Guide to Double Exposure Photography
Have you ever seen those images where someone’s hair turns into trees? Or those where a person seems to be talking to their clone?
Those photographs are examples of double exposure photography. Since the final image is so impressive, it looks like it’s complicated to do, but fortunately, it’s not!
You can do double exposures with film photography, digital cameras or in post-production. In this article, I’ll focus on doing them in-camera using digital photography.
That’s because it’s easy and most digital cameras have this feature included – plus, you’ll find it’s especially rewarding.
If you prefer Photoshop though, you’ll also find a quick guide to make double exposures in post-production.
To top it all up, you’ll also find some tips on how to get inspiration and creative ways to use double exposures.
There’s something for everyone, so let’s dive right in!
Table of Contents
What is Double Exposure Photography?
Double exposure in photography refers to an amazing technique where you can have two photos in the same image. It comes – like many other cool things – from film photography.
While modern digital cameras make photography double exposure techniques simple (we’ll get into this later), it’s back in the 35mm film days that taking multiple exposures was first introduced.
With film cameras, you could do double exposure photography by reusing the same frame on the film to shoot two images.
This could be done by photographing the entire roll, rewinding it and reshooting all of it. It was a bit difficult to achieve the desired effect – as you can imagine.
Not only was it impossible to see the previously shot image, but you also had to remember which frame it was.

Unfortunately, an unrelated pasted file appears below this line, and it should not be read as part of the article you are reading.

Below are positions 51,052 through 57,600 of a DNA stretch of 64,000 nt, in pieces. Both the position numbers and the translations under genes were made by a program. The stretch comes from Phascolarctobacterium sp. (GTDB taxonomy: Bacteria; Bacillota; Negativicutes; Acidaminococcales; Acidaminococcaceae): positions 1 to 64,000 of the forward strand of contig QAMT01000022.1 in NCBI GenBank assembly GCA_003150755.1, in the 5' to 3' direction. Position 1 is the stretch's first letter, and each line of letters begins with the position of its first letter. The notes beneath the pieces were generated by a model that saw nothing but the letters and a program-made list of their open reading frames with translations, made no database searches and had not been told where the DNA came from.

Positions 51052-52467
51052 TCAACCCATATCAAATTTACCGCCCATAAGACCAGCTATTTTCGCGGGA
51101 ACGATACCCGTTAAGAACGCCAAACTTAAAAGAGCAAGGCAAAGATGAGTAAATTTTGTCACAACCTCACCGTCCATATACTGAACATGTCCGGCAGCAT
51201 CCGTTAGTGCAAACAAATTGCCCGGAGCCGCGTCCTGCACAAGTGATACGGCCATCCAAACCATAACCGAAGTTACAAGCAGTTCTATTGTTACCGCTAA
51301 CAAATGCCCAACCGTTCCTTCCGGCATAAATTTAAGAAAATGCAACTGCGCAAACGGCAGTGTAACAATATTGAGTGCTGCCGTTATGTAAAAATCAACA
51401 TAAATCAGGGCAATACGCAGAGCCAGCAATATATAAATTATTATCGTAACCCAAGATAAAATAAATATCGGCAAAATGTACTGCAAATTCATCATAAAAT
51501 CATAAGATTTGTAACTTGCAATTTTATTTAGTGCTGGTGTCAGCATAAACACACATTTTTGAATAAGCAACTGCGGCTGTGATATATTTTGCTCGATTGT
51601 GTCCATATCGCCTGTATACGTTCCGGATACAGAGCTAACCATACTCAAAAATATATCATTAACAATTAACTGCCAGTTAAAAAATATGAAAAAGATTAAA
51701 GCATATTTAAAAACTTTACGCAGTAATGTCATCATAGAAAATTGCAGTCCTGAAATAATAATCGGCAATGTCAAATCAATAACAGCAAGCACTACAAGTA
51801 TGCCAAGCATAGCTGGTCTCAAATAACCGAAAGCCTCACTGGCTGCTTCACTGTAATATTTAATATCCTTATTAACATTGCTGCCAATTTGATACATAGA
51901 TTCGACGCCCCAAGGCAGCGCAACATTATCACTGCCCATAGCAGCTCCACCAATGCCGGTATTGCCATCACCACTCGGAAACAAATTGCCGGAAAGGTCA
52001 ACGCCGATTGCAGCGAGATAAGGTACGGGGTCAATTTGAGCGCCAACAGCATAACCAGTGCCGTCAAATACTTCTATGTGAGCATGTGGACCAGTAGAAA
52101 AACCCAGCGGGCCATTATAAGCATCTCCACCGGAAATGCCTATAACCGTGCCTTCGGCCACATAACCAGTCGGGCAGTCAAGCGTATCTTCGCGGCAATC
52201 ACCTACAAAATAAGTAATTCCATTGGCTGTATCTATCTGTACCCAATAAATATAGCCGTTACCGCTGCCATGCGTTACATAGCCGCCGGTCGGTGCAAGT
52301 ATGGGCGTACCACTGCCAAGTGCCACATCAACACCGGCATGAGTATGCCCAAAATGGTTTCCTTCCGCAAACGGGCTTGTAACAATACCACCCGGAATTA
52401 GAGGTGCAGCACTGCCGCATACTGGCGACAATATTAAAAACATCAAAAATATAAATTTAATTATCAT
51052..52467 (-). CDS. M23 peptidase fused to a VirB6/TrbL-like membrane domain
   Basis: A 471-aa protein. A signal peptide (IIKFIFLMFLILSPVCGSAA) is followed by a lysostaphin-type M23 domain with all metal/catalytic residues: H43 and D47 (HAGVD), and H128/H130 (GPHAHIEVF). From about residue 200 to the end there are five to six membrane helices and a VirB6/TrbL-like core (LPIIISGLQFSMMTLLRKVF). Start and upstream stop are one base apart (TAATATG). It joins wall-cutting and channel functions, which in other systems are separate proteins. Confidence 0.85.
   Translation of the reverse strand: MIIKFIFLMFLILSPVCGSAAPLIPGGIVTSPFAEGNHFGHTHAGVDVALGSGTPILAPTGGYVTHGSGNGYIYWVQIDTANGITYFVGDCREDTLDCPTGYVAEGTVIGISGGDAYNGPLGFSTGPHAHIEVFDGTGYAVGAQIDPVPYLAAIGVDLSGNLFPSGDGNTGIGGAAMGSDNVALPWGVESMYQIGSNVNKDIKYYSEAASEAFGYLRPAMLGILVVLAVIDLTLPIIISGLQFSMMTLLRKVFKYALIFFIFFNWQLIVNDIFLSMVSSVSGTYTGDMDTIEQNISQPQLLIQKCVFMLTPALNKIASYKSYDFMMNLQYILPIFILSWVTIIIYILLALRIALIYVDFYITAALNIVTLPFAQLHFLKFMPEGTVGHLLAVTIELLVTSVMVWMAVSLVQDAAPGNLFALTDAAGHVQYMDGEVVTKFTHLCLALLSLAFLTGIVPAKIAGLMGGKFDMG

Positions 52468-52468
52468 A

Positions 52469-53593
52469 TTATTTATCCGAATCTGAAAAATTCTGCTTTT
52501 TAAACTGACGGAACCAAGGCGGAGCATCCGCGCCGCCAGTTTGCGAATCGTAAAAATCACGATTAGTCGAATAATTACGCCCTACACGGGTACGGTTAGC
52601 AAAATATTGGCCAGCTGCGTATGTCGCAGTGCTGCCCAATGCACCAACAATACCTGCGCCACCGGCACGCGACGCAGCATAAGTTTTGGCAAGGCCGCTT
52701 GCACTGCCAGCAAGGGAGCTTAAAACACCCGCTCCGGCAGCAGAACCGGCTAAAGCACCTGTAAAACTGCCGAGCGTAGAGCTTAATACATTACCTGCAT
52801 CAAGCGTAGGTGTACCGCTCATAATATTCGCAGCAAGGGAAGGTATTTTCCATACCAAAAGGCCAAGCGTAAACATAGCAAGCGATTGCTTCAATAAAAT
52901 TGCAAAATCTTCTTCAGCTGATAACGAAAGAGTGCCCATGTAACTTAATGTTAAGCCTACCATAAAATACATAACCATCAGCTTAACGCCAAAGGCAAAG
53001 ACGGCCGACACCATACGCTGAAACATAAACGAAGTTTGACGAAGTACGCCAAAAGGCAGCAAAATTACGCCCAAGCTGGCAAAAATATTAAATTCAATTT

To do this more accurately, you would have to take notes and maybe do some drawings, so it was a bit complicated. Plus it had some randomness involved which lessen the chances of a successful result.
A slightly easier way was to use a camera that didn’t automatically change the frame after the shot. This way, you could immediately do the second image while the first one was still fresh in your memory.
Then you would turn the crank to change the frame and do more double exposures or continue using each frame singularly.
If you want to do some in-camera double exposure using film – second-hand film cameras are easy to find in flea markets or eBay.
Some film rolls are still on the market at fairly good prices. Getting them developed is a little more complicated, but you can still find some places that will develop them for you.
If not, there are some options where you can send them via mail, but the shipping could be expensive, depending on where you live. Of course, you can always try developing at home – which it’s easier to do with a black and white film.
Another fun idea is to use a Lomo camera like Holga. This will give you the flexibility to do double exposure photography with the characteristic looks of toy cameras.
What is multiple exposure photography?
Multiple exposure photography refers to superimposing two or more exposures to create one final image. A double exposure can also be classified as ‘multiple’, although it obviously refers to only two images.
How to Create a Double Exposure In-Camera
Most digital cameras have a built-in feature to do double exposure photography. However, it might be different in each camera.
Since this is not something that you would do in every photoshoot, it’s not necessarily in a visible place or is configured for quick access.
The best way to find out if your camera has a double exposure feature is by checking your owner’s manual. Otherwise, you can do some quick research on Google, and I’m sure you’ll find the answer.
Some Canon, Olympus and Fujifilm cameras offer the unique advantage of being able to choose an image that’s already on your memory card to start. Then you overlay new exposures onto that one.
Other cameras might not give you this choice (unusually, neither Sony nor Nikon currently offer this feature here in 2021), but they still have a double exposure feature.
Anyway, check on your camera and let’s take some pictures.
Step 1: Plan your image
Double exposure is a technique that opens up a world of possibilities. You can give free rein to your creativity.